E-learning and m-learning have become extremely important buzz words of the education technology revolution; each characterising a whole raft of ideas and resources for the tech-savvy teacher. But the two terms are not always used correctly, with some confusion about the differences between them and where they overlap. And in more complex terms, thinking about the differences between e-learning and m-learning can be particularly useful for teachers who use technology in the classroom, as it can help them to pick out which techniques are best for which education scenario.
Archive for the ‘Mobile Devices’ Category
By Peter DeWitt on August 26, 2012 2:43 PM
“Districts wading into the “bring-your-own-technology,” or BYOT, waters are wrangling with which issues should be tackled through districtwide policy, and which should fall under school-level procedural codes. In the process, they’re trying to leave room to solve unanswered legal questions about Internet security and privacy.” Quillen (Education Week)
As our students get older, they become more responsible…we hope. A laptop or tablet has replaced the notebook and pen over the past few years since our present technological explosion. Many students can’t wait until the age that their teachers allow them to bring in their own devices. Unfortunately, no matter the level, not all students are encouraged to bring technology into the classroom. And those that are encouraged to do so, may not be doing it for the right reasons.
It’s almost impossible to be an educator without implementing some kind of technology in the classroom. From blogging toeducational games to online tracking tools, there are numerous tools that educators can take advantage of to cater to an increasingly tech-savvy group of learners.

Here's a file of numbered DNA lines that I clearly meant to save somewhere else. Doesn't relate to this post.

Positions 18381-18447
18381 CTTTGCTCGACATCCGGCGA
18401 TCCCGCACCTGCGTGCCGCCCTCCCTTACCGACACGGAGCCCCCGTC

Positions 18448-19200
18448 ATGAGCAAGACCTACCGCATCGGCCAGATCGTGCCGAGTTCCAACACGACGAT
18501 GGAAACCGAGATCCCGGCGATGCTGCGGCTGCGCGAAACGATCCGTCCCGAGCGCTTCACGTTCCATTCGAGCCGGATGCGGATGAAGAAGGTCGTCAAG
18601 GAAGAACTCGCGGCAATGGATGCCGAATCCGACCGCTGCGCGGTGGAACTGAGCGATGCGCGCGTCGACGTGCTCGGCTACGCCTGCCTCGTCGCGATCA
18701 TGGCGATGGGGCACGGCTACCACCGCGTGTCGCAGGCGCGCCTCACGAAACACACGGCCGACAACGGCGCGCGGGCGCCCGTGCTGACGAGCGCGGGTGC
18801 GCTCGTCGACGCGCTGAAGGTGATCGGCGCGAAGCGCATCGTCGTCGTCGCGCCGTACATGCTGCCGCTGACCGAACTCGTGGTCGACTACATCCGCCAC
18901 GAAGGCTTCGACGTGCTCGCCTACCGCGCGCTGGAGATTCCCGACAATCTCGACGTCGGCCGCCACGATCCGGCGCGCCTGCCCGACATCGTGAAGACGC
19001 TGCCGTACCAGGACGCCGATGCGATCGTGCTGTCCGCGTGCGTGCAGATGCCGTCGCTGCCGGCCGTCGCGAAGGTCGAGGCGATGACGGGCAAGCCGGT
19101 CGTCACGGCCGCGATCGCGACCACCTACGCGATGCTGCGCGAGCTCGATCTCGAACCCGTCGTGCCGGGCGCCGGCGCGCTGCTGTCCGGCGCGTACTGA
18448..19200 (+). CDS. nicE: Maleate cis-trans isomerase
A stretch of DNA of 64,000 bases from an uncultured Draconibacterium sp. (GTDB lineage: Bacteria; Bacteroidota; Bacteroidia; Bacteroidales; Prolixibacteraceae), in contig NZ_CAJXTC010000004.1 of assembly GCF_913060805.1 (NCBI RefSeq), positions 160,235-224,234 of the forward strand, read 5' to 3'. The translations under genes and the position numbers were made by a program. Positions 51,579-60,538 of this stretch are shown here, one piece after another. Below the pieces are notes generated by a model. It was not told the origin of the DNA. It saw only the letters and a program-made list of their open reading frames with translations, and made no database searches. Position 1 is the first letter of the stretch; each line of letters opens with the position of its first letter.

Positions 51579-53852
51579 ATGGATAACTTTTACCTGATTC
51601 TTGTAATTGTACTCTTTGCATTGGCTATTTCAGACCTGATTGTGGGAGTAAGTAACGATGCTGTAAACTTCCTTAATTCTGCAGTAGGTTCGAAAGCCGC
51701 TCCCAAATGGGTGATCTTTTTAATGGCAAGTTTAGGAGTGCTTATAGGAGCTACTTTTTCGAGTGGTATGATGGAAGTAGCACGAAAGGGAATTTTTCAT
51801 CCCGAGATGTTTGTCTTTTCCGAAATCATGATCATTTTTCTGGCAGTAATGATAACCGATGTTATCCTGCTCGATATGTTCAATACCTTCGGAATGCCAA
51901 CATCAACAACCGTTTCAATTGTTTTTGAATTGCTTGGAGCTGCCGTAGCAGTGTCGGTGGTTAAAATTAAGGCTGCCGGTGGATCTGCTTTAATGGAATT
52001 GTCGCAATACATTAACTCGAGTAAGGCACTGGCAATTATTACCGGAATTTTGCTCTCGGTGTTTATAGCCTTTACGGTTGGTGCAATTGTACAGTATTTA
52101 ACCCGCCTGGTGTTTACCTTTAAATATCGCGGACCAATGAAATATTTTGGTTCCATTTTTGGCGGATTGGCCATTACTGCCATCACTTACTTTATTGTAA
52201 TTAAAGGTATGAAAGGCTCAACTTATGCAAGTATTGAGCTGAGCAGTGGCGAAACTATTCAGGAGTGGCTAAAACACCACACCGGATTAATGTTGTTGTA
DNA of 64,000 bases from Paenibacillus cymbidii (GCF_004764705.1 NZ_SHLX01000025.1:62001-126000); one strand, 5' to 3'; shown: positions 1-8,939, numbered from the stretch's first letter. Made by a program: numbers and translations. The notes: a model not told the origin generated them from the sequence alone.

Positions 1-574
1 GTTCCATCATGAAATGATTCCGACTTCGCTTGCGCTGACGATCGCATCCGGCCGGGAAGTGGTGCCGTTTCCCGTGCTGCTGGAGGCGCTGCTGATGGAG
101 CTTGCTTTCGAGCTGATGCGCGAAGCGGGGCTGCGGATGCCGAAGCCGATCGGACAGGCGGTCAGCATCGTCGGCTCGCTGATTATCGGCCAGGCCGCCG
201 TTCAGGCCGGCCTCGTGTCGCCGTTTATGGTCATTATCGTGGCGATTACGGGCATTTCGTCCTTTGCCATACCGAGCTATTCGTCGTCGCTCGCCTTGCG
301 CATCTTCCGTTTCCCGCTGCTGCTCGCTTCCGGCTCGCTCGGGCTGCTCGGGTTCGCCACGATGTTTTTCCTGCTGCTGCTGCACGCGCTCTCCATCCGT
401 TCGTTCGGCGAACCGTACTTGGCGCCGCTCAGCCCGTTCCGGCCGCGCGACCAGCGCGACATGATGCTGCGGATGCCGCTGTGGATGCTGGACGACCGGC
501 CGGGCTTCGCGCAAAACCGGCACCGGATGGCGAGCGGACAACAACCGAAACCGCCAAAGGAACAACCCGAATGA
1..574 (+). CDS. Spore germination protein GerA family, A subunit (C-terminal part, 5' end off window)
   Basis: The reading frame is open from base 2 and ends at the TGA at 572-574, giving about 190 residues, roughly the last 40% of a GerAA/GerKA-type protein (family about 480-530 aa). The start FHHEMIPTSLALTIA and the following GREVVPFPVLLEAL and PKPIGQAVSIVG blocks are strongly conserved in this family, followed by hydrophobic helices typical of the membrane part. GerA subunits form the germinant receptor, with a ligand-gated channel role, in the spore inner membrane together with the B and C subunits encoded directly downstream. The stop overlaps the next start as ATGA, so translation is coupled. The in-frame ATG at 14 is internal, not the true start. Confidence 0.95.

But not everyone knows just how to do that or what is best for students, and with so many options it can feel overwhelming to even get started. That’s where great books on the topic can really come in handy.
We’ve put together a list of some of the best edtech reads out there, from essential texts on the subject to cutting-edge research, that will help you learn about and implement educational technologies and curricula that can truly benefit both you and your students.
My personal favorite that I view as required reading is Born Digital: Understanding the First Generation of Digital Natives by John Palfrey and Urs Gasser. Worth checking out (digitally, of course).
ASCD Express’s Tech for Teachers column, by guest columnist Jason Bedell, uses both text and a tutorial video to encourage teachers to bring web technology into their practice in simple but meaningful ways that can contribute to student engagement and learning.